Story-telling: A new approach or a timely reminder?
Have you noticed that every conference you go to, many blogs and lots of training courses are now heavily promoting ‘story-telling’? It’s the new buzz phrase that aims to get fundraisers to revisit the needs, programmes and visions of their organisations and, on that basis, we love it! The good old fundraising cycle starts from the need, but fundraisers seem reluctant to ‘go there’, relying on others to do the ‘translation’ and to tell them what the charity is all about, but the smart fundraiser knows this is more than just their responsibility, this is the ‘secret to their future success’.
It is interesting that many people talk and present story-telling as if it is a whole new approach or paradigm to messaging and connecting to donors. Yet, as we all know, it has been around as long as civilisation itself and is inbuilt into most human beings and the way they like to learn about new things, escape and understand complex messages. Aristotle decided that there were only four types of story: simple tragic, simple fortunate, complex tragic and complex fortunate. A simple yet challenging framework for a charity to consider how it presents its work in the form of memorable, creative stories that will touch people emotions, appeal to their logic and above all connect to their values; how would you present your charity in these four formats?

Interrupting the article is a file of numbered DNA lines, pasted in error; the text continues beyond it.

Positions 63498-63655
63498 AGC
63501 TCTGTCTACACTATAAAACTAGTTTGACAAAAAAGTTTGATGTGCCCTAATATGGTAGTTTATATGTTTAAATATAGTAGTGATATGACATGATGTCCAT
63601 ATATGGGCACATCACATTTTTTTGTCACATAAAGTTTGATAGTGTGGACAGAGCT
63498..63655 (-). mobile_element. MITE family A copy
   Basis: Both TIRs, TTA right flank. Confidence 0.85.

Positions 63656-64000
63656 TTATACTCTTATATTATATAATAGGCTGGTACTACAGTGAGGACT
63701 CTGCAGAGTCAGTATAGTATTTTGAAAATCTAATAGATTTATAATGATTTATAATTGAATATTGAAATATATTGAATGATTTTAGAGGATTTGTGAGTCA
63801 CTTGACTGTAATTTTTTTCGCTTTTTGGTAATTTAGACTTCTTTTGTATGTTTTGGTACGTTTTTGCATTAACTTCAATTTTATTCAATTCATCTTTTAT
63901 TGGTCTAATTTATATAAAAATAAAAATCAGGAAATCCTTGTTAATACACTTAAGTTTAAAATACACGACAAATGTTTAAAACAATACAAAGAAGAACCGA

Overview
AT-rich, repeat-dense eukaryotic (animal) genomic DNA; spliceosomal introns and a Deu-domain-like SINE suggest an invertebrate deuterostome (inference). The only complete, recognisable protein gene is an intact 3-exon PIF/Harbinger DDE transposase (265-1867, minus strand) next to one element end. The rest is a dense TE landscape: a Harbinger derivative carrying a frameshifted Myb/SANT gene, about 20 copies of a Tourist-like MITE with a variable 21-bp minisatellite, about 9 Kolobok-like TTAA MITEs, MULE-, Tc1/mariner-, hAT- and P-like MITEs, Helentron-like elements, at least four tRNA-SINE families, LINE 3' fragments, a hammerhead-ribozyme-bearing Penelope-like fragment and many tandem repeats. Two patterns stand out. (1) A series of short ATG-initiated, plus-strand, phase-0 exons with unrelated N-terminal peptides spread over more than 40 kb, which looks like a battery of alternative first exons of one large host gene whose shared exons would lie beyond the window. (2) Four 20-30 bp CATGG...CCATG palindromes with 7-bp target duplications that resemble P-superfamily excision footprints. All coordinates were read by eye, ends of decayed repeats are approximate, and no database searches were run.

A recent study of Hollywood movies over the last fifty years managed to identify that all the hit movies over this period only shared twenty two story lines, hard to believe but true. They ranged from the predictable story lines like comedy/tragedy to ‘rags to riches’, ‘metamorphosis’, ‘wretched excess’, ‘fish out of water’ through to ‘temptation’.
In his book on story-telling, Andy Goodman sets out six organisational stories that everyone should be equipped to tell:
- The nature of the challenge
- How we got started
- Emblematic success (unique, the way we make a difference)
- Performance (stories about your results)
- Striving to improve (failing forward)
- Where we are going – the vision story
Again – painfully logical, but a great structure to use for training not only fundraisers but everyone in an organisation. Once people explore what these stories are they can make them unique through personal interest, bias, experience, knowledge, insight and creativity. Great story-telling pushes us to engage our imagination, not so much about the content but about the way we tell a story.
In a world where many accept that an active individual can be exposed to up to over a thousand messages a day, story-telling is going through a whole new renaissance in the not for profit sector, taking us back to the basics and helping us to move away from some of the ‘over engineering’ of messages that we have been guilty of over the last ten plus years. Donors don’t always want sophistication they want simplicity, authenticity and delight.